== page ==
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04: Leverage is the Weapon of the Wealthy

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This week, we are going to talk about a topic that tends to be a hot button topic–leverage. First of all, let’s define leverage. Broadly speaking, leverage in finance could define anything that has the ability to increase investment returns. It could be something like having great financial advisors or help to maximize your own earning capability. Specifically, for this discussion, let’s limit it’s definition to how it is traditionally used in finance. Leverage is debt.

Robert Kiyosaki very simply boiled down debt into 2 forms: good debt and bad debt. Bad debt is debt that is used to buy things that won’t make you any money. For example, using debt to buy a television will not make you money and, therefore, is bad debt. Good debt is used to create more money than the debt itself. An example of good debt might be a fixed rate mortgage on an investment property. In the last couple of lessons, I have talked about cap rates. As you may recall, cap rates also equal the net operating income of an asset without debt (leverage). So, if you bought a $100,000 property by paying the full $100,000 without a mortgage, and the cap rate of the property was 10, then your return on investment would be 10 percent. However, what if you bought that same house by putting down $20,000 and borrowing $80,000 from the bank at a very low interest rate? Well, the return on investment might actually go from 10 percent to 30 percent. What does that mean to you? It means doubling your money is just over 2 years instead of over 7.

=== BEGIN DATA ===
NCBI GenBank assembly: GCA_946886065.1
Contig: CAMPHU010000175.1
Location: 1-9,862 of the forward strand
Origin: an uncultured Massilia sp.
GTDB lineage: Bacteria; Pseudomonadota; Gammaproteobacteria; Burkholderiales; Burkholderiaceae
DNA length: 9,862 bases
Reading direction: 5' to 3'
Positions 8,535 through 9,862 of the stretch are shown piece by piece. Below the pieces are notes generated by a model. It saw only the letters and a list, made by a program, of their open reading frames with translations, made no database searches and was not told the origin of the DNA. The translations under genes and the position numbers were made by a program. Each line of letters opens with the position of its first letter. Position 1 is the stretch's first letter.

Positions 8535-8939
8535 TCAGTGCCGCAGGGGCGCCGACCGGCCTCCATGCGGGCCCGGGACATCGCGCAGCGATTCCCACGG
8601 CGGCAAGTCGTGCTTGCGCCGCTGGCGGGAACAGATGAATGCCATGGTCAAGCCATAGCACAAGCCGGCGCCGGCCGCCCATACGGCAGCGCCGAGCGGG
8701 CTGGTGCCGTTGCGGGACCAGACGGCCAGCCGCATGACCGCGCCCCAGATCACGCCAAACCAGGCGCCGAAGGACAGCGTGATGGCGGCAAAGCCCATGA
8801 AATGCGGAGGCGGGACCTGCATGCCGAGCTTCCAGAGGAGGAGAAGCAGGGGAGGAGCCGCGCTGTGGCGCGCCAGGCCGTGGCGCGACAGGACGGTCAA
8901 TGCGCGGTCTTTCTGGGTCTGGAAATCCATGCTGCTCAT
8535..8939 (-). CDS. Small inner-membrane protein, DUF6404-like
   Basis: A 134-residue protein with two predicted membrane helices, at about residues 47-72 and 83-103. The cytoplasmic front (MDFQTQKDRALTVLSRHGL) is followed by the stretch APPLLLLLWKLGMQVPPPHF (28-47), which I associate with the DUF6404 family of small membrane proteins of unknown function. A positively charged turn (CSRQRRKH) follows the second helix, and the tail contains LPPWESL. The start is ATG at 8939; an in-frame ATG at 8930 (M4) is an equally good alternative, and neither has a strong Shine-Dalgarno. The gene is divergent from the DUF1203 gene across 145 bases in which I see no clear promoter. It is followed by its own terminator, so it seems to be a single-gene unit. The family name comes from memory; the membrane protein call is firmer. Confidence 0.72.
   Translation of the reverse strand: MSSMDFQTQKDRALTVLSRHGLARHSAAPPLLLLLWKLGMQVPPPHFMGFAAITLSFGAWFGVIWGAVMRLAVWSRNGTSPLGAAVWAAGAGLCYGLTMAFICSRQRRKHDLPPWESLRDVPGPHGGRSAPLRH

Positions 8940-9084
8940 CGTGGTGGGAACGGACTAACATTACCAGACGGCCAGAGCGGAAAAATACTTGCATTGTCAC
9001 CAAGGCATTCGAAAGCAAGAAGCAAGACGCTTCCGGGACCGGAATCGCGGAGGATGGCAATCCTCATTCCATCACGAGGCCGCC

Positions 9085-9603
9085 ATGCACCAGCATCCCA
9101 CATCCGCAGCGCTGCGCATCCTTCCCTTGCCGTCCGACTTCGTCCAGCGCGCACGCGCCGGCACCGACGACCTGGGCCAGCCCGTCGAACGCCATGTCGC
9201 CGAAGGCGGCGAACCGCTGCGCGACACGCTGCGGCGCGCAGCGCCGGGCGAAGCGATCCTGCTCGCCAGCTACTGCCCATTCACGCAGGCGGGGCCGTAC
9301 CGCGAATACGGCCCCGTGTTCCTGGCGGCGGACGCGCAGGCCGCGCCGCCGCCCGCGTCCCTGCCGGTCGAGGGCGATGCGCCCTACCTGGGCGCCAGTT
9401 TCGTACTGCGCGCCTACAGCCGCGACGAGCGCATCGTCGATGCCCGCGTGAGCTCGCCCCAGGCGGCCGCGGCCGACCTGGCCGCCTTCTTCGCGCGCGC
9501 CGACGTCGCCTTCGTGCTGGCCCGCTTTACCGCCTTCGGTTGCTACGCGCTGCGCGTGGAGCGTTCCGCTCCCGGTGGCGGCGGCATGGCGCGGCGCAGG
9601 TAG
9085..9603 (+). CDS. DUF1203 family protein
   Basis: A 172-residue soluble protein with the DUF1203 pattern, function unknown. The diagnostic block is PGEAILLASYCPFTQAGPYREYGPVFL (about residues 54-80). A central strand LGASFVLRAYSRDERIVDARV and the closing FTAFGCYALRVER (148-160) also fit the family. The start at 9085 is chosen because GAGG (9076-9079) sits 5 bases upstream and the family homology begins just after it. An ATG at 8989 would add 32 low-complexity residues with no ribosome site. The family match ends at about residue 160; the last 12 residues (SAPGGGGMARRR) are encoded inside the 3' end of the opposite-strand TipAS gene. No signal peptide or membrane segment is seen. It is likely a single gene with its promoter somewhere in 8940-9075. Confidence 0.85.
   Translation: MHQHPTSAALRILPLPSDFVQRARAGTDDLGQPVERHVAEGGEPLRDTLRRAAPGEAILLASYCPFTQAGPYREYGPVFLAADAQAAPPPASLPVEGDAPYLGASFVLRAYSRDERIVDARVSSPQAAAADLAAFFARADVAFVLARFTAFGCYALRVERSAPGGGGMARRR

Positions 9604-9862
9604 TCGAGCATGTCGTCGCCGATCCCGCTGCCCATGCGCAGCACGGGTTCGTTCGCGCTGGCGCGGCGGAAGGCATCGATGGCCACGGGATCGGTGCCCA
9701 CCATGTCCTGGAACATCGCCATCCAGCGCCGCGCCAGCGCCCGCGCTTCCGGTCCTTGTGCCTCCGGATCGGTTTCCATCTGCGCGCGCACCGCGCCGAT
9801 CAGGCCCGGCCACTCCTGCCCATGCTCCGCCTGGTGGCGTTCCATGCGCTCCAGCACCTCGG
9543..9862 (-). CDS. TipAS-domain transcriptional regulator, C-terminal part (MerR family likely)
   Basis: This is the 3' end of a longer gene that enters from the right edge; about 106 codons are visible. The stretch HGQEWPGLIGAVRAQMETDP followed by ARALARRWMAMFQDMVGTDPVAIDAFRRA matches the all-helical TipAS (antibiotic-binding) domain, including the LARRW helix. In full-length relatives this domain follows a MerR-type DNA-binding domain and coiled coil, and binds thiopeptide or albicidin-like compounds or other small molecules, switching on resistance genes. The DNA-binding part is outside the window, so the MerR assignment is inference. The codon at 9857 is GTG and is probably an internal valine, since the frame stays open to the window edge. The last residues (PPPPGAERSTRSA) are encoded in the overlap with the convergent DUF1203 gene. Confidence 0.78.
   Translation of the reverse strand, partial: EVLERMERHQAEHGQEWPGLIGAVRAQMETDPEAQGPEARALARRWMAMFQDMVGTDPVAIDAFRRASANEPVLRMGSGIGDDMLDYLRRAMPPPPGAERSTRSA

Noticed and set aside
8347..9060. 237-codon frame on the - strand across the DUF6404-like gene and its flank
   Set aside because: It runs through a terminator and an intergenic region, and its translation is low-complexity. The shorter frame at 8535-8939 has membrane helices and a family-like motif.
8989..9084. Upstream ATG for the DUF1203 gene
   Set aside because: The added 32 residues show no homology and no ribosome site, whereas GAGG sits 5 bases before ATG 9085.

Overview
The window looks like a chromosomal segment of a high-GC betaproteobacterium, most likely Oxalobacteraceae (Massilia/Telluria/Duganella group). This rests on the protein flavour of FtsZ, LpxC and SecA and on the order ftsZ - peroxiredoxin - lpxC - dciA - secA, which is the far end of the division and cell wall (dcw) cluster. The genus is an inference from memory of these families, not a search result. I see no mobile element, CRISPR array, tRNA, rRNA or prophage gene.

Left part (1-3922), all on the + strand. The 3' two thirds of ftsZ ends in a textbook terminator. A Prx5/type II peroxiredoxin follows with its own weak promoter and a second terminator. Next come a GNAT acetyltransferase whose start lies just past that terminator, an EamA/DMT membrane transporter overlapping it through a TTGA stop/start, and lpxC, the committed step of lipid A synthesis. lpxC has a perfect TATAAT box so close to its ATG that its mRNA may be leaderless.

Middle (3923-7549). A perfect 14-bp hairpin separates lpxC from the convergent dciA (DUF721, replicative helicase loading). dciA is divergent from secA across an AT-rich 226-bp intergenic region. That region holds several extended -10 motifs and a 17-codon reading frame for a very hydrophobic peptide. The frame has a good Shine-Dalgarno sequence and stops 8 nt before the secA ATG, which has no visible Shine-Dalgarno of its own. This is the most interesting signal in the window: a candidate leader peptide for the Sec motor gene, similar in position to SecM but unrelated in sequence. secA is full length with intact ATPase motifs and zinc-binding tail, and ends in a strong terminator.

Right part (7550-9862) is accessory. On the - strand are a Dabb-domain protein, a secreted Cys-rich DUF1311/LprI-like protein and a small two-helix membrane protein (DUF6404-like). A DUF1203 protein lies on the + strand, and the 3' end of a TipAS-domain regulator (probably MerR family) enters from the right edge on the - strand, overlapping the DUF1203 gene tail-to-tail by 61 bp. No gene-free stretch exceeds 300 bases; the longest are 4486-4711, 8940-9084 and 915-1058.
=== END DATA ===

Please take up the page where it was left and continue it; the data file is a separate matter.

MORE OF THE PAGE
The poor and middle class try to get out of debt. The rich try to create more debt in the form of leverage. Leverage is FUNDAMENTAL in creating wealth. Fear of debt will keep you from becoming wealthy.

Now…understanding how to use debt is a skill set that you must master or have advisors who can help guide you. While debt is the cornerstone of wealth building, it also cannot be taken lightly. Understanding how interest rates fluctuate and how different loan structures affect repayment etc are critical.

Buck